VIRGINIA BEACH, Va. (WAVY) — On Sunday down at the 1st Street Jetty at Rudee Inlet, crews fought back against fierce rip currents and 15-to-20 mile-per-hour winds.
Luckily no one was seriously injured, but as it was going on, no one was really sure what would happen.
Thanks to the Virginia Beach Fire Department we have pictures of the harrowing rescue, where people in the water had to fight against current to stop from washing up on the rocky jetty.
“There is a permanent rip current, and when you get a northeast wind that is blowing 15-20 like it did Sunday, and with surf that was three to five foot going straight against the rocks, that rip is moving as fast as you can see it. You are not going to get past it,” said Tom Gill, chief of the Virginia Beach Life Saving Service.
Two adults, a man and woman, were taken to hospital for evaluation and a child was unharmed and released to family.
“These folks wandered into the wrong place at the wrong time and our guards were going down to talk to them, and within seconds they were swept out and everybody jumped into action.”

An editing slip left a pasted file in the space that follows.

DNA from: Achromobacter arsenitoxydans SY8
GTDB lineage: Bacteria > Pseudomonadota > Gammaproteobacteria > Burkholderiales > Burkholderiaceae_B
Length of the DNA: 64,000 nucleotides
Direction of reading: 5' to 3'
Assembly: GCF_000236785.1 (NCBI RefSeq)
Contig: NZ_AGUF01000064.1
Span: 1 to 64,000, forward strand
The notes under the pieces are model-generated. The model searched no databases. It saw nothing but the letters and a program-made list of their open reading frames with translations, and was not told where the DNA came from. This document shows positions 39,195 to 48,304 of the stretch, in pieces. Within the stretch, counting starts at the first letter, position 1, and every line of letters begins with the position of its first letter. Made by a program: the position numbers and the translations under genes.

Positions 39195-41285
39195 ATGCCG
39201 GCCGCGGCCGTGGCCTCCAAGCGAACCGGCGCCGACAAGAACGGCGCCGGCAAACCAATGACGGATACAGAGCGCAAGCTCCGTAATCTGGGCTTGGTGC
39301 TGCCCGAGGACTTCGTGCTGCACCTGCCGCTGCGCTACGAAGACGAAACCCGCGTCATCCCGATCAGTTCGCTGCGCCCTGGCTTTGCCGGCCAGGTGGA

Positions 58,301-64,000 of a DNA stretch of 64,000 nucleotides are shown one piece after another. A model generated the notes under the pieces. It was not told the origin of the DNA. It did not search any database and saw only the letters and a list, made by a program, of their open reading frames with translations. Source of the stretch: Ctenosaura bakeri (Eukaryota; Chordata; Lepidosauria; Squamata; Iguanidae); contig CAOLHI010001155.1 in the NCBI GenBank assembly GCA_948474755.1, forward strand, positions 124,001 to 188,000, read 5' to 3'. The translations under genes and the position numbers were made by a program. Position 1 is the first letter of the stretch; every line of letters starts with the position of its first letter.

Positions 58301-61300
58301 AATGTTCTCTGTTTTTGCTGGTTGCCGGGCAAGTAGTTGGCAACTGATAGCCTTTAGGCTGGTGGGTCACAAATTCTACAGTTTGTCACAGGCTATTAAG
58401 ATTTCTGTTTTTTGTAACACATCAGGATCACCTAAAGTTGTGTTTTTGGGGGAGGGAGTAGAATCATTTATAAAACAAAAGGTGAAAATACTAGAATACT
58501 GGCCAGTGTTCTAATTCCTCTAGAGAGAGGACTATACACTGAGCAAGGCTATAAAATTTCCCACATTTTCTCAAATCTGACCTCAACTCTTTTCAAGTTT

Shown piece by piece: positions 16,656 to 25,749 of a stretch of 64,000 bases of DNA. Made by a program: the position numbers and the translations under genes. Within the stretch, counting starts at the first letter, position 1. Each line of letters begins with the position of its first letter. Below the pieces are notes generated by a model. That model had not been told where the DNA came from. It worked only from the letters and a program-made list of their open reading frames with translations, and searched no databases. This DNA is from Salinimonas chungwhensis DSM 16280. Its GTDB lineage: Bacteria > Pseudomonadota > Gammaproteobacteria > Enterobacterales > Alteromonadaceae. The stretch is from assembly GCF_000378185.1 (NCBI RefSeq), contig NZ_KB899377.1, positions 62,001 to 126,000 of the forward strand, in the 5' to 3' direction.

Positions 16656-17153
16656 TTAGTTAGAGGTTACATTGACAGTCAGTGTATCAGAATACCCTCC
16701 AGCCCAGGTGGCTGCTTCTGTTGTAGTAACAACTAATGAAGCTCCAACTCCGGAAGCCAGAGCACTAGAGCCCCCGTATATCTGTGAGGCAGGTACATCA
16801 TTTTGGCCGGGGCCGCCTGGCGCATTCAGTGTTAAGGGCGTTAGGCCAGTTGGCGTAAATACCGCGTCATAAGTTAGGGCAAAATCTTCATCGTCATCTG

Drone video from the fire department shows the waves crashing on the jetty, with swimmers dangerously close to a rocky landing.
It was a jet ski-involved rescue that ironically had just been trained for last week. The training was going on behind Master Firefighter Sean Millard as WAVY interviewed him on Croatan Beach.
“Stick time, get behind the skis see how they operate in different conditions, and riding scenarios on the back of the sled as compared to riding tandem,” he said.
Gill added: “The pictures don’t bring the sound of the wind, and the inability to communicate when you are next to each other, and the waves are crashing over your head.”
10 on Your Side salutes those who helped in this rescue operation: the eight resort lifeguards, three fire-rescue swimmers, Fireboat 12 and Jet Ski 12.
Gill gives credit where credit is due.
“The real big thing was the Fire Boat 12 and Ski 12 stationed right here in the inlet. They were there immediately.”
The current rescue training is so appropriate for rip currents, wind and rocky jetties.
“Today, our final scenario is a victim into the rocks, every third day we train on it, and it happened last Sunday, so it paid off so its fresh in everyone’s mind. Everyone was on the same page during the Sunday event.”